July 25, 2024

Robert Jenkins walked the campus at California Baptist University as a student during the turn of the millenium and now walks the floors of San Bernardino’s city hall as a councilman.

Jenkins earns a living as a special education teacher, but is now splitting his time between the classroom and his office at city hall.

While at CBU, Jenkins served two terms as the Associated Students of CBU (ASCBU) student body president during a pivotal time in CBU history.

“My freshman year it stopped being called CBC and became CBU,” Jenkins said. “When I was here it was just the James building, the Book of Life Wallace Theater, the dorms and Mission Hall.”

During his two years as student body president, Jenkins and the student government worked on bring many changes to the campus.

While Jenkins was in office, the ASCBU increased campus beautification with the addition of the Lancer Arms apartment courtyard. They also installed the USA Today readership program, which is still being used on campus today.

Jenkins found that student government politics had its similarities to city politics, which helped prepare him for his new position.

During both elections at CBU, Jenkins faced the same opponent, who drew support from many members of the student government.

“The executive council was split,” Jenkins said. “So the first year was kind of dicey working through those relationships.”

Problems arose during his terms in office, including an election snafu that resulted in a revote for president for the second term.

“I had been reelected. But the Judicial board threw out the election and we had to hold a totally new election,” Jenkins said.

“So I had to run again and my opponent’s campaign signs were ‘don’t make the same mistake a third time. So when I saw that I said, ‘I don’t even have to campaign. That’s going to turn people off.’”

Despite ugly politics within the student government, Jenkins said that he enjoyed his time at CBU and appreciated the atmosphere within the school.

“It was a small University, an intimate University and I loved it. I have lifelong friends from Cal Baptist. I don’t regret any of those years,” Jenkins said.

As part of ASCBU, Jenkins had the opportunity to work with the Dean of Students, Anthony Lammons, who had a positive impact on his CBU experience.

Lammons said that prior to Jenkins’ role as president, student government played the part of the activities board but Jenkins helped ASCBU transition into what it is today.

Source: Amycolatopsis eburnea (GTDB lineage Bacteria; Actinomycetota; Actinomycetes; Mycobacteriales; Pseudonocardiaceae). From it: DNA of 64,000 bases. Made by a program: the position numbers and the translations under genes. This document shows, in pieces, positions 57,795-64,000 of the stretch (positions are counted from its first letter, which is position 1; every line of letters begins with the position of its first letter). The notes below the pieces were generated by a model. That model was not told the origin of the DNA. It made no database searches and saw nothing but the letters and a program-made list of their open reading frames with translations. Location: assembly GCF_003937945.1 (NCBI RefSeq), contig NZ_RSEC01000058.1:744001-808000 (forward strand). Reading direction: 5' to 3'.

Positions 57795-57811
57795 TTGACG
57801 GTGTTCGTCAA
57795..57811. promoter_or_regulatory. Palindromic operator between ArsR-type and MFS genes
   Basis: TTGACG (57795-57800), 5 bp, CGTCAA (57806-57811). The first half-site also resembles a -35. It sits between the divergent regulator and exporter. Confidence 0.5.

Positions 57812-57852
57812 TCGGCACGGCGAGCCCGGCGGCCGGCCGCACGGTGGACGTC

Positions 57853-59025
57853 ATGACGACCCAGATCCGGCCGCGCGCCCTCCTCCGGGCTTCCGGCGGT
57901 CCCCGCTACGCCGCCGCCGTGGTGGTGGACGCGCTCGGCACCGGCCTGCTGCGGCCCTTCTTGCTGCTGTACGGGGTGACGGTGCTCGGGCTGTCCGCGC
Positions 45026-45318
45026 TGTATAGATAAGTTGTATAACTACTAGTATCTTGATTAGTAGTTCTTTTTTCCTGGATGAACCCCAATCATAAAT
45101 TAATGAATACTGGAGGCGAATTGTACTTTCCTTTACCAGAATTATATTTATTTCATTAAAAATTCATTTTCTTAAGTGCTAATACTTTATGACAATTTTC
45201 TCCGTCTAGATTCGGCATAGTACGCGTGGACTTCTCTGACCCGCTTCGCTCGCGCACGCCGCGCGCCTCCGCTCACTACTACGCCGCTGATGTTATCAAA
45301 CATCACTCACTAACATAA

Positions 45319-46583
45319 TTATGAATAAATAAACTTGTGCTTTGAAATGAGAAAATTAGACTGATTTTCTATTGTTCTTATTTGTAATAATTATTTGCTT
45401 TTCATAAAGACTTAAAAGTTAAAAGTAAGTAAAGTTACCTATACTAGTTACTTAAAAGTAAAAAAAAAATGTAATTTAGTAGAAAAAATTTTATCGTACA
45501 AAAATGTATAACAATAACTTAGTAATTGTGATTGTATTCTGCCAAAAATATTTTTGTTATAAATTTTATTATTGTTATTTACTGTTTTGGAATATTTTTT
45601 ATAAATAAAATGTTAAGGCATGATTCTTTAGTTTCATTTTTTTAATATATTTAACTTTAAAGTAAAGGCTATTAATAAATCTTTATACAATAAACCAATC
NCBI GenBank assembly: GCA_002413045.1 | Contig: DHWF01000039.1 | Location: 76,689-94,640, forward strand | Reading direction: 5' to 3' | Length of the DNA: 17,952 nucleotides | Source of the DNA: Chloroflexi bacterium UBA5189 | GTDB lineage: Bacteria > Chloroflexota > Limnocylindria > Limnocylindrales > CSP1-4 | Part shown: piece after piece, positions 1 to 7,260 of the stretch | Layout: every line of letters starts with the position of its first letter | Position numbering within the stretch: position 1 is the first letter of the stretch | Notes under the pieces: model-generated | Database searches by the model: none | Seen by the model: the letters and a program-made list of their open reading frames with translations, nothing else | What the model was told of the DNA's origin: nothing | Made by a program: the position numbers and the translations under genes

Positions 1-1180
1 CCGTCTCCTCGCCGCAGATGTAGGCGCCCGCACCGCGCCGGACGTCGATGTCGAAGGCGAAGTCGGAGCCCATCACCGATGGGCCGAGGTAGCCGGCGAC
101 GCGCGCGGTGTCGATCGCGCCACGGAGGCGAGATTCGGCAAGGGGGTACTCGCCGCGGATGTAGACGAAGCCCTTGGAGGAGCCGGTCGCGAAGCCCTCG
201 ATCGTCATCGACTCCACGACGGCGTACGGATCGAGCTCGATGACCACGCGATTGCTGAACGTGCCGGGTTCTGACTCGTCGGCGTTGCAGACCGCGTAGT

“We were making a transition from ASCBU as activities based to ASCBU as representative based and he played a huge role in that. He really wanted to see that happen,” Lammons said.

Jenkins said he was able to connect the lessons he learned from Lammons to problems that need to be solved as a city councilman.

“I learned a lot from him. Watching how he handles situations, whether ASCBU issues or disciplinary issues and how he always handled each issue with respect to the person,” Jenkins said. “I admired that from Anthony Lammons and I took that for my job and as a member of city council.”

Jenkins was sworn into office in August 2011 as councilman of San Bernardino’s Ward 2.

Jenkins said he will not use his newly elected position in city council as a springboard for a mayoral position.

“That was my pledge, not to use this seat as a stepping stone in a couple years for a mayor position,” Jenkins said.

Jenkins defeated former Democratic assemblyman John Longville who was said to be using the position to make a run for the mayor’s office in the near future.

Traditionally, a heavily Democratic area, the results from the Ward 2 election surprised the 31 year-old Republican when the polls closed with a 51.4 percent vote in his favor.

“I figured I was not going to get the support of any labor. At first I was afraid and made a lot of assumptions. I quickly realized that wasn’t the case,” Jenkins said.

Jenkins plans to retire as a teacher and for now has no plans for a higher office.

“For now I’m happy where I’m at. I told my constituents that I’m planning on retiring as a teacher. We shall see in six years what the Lord has in store, Jenkins said.

“But at this point in time I don’t intend on running for higher office.”

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